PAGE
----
A black woman who acknowledges problems that are killing (I repeat again, black women have left this Earth behind the relevant dysfunction) black women and yet tells black women they can’t save their own lives is not a woman to be trusted. I don’t care how nice she seems, how well she dresses, or if she’s “on point” about other topics you discuss. She’s just waiting for the right position to ease that knife into your back.


The Sister Soldier


Big surprise, huh?


The sister soldier does not know how to function if she isn’t constantly looking to attack black women on behalf of black men, white women, or whoever else. She is comfortable playing the role of pawn because she’s deluded herself into thinking that she’s fighting for a cause and there will be a reward for her at the end of the game.


These women never stand up for themselves as black women or black womanhood because they just don’t consider it relevant unless it’s being used to serve a privileged group. I suspect these women see black womanhood as lacking so little value that it only gains purpose when it can be put to work for other groups that are seen as better like white women or black men.


These women are content to stand up for other groups at the expense of black womanhood because they experience happiness and success by proxy or through the group they are defending.


That they are worth defending and that happiness can be experienced directly are both foreign concepts.


Now, even though these type of black women concern trolls are the most likely, recognize that practically any black woman may find herself attempting to play the “fairness” game. She may feel compelled for reasons she cannot explain, but it almost always comes down to a combination of fear and shame. What drives that fear and shame depends on the black woman in question.

If it’s YOU, stop and ask yourself what it is you are either afraid or ashamed of and whether these feelings have any basis in reality.


The Difference Between The Fairness Game And An Unpopular Opinion

How can you tell the difference between the “fairness game” and a dissenting opinion? Often, the fairness game is someone’s attempt to defend a privileged group as if they were there or as if they were part of the conversation. It may feel like the black woman in question is speaking up “nobly” on behalf of those who can’t speak for themselves.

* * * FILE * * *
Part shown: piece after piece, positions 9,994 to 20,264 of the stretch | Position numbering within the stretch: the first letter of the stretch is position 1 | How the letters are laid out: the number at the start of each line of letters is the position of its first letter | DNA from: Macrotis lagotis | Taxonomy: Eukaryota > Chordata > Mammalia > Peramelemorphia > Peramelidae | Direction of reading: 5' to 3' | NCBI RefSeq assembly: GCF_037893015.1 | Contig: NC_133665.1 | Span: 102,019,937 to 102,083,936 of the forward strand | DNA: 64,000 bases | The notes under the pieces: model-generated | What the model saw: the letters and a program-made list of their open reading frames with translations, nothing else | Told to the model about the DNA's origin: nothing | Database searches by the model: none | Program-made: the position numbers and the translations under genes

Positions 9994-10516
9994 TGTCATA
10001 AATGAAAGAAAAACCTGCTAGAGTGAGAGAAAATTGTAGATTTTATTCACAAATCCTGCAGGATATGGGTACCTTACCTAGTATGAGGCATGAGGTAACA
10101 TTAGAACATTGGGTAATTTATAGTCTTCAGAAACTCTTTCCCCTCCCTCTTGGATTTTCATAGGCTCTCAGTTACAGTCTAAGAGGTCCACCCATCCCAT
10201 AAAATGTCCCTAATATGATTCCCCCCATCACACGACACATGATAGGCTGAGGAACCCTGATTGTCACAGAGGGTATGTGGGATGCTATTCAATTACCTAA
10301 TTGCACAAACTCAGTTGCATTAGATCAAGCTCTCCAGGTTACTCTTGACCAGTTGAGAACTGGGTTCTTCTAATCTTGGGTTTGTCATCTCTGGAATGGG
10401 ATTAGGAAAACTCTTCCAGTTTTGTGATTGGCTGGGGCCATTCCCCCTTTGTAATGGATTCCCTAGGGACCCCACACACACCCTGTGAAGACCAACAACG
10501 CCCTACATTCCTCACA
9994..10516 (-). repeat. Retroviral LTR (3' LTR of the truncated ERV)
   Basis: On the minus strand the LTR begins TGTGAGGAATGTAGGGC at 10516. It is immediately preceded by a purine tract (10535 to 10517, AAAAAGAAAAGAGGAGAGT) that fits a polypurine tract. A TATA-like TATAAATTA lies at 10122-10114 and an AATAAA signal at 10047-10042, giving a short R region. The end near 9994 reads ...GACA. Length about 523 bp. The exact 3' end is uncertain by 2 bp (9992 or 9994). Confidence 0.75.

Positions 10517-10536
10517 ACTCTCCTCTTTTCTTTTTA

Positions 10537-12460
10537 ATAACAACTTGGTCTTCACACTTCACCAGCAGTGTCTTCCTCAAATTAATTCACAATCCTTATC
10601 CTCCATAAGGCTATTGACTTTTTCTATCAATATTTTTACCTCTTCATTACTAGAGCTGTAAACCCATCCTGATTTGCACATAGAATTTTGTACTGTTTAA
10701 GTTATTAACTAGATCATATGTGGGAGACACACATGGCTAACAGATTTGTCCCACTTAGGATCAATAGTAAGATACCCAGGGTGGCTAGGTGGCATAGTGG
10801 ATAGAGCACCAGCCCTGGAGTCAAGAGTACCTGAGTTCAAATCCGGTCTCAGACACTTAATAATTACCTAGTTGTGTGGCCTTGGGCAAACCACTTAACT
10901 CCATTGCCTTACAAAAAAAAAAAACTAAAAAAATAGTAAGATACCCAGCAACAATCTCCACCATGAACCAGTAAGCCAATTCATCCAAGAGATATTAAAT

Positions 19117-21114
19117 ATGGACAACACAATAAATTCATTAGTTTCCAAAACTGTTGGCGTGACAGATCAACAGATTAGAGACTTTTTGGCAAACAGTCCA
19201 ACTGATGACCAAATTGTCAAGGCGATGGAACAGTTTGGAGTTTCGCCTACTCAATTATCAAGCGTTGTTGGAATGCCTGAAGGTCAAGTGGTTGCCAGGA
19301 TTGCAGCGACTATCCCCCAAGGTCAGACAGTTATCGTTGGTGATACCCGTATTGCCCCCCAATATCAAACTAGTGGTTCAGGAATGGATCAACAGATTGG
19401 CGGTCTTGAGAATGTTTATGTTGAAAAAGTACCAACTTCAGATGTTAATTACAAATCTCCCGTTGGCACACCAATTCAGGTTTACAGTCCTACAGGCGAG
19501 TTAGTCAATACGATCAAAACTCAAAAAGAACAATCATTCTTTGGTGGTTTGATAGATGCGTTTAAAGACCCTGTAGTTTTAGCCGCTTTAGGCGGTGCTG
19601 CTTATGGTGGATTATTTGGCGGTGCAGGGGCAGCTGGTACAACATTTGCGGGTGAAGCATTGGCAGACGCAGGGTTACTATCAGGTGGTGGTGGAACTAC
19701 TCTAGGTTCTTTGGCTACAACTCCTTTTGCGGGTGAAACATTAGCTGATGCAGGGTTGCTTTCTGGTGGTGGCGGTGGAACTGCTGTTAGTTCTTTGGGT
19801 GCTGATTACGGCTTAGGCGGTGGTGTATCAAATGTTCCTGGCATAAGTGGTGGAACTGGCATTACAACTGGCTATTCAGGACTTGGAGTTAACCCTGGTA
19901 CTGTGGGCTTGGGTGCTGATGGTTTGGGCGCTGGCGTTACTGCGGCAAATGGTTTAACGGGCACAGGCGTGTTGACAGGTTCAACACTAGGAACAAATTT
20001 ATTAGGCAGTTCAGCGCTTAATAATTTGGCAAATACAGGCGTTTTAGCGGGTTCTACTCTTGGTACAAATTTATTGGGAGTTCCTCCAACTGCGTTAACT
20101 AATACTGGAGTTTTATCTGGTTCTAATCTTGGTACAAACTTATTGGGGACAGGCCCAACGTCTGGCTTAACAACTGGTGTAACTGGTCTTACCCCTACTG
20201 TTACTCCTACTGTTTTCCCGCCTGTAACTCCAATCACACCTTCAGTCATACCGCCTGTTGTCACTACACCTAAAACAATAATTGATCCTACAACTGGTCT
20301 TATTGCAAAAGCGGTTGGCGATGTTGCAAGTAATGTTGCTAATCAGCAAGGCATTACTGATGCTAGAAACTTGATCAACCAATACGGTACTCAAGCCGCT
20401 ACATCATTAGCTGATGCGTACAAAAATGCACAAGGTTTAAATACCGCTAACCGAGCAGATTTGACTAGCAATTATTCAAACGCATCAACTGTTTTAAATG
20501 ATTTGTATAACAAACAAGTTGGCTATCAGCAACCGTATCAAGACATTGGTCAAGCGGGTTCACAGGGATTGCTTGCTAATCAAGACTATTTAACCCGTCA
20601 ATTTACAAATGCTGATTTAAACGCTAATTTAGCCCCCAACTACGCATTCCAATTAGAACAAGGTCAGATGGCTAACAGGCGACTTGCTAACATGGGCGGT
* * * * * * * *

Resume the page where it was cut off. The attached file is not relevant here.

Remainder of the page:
Someone with a dissenting opinion will simply disagree because they personally don’t like what they’re reading. A dissenting opinion comes from within and is all about one’s own convictions; the fairness game is a knee-jerk response to a discussion which occurs “on behalf” of others. A dissenter talks about themselves and their concerns where as a fairness gamer will bring up statistics and stories that cast black women in a negative light their purpose is to defend and build up non-black women/black men at the expense of black women.
You don’t have to agree with a dissenting opinion but it’s important to distinguish one thing from the other. Remember a “safe space” allows you to speak your truth without fear of being silenced. It doesn’t mean people are never going to say something you personally disagree with. Remember, a safe space is not an echo chamber or Internet hive-mind; don’t be afraid to disagree with someone or tell them that you disagree.
But when discussion turns to working to tear down black women or black womanhood on behalf of a privileged group, you need to be on your guard.


How To Win The Fairness Game


The only way that black women can win the fairness game is to do something that may upset one’s delicate sensibilities. Some of you may need to stop reading this and go get some smelling salts. Don’t faint on me, please…stay with me.




This means no disclaimers, no getting out the soapbox to defend other groups during a discussion, no feeling that it’s your obligation to raise negative points about black women to “balance things out”. Stop thinking it’s your responsibility to go up for to bat for everyone else all the time.


Don’t tell yourself you will suffer negative consequences like people thinking badly about you as a black woman. You will often find that this scenario plays out with NO EFFORT from you whatsoever. So why get caught up in the first place? People who want to think badly of you are going to do so because they can and no amount of “fairness” on your part is going to change that.


It is AMAZING how freeing it is (and I’m speaking from experience) when you stop looking at every conversation with fear of how others will perceive you or that they’ll mistake you for a “bitter black woman”.


Instead of working on silencing other black women, work on putting yourself in a position where you’re not obligated to give a flying **** what these people think. Whether it’s changes to your social and economic situation, that’s where your energy needs to be.

When you feel more in control of your own destiny as a black woman and feel good about yourself (unapologetically), then the dice doesn’t come out. Instead you may actually find yourself closer to winning the most important game of all…the game of life!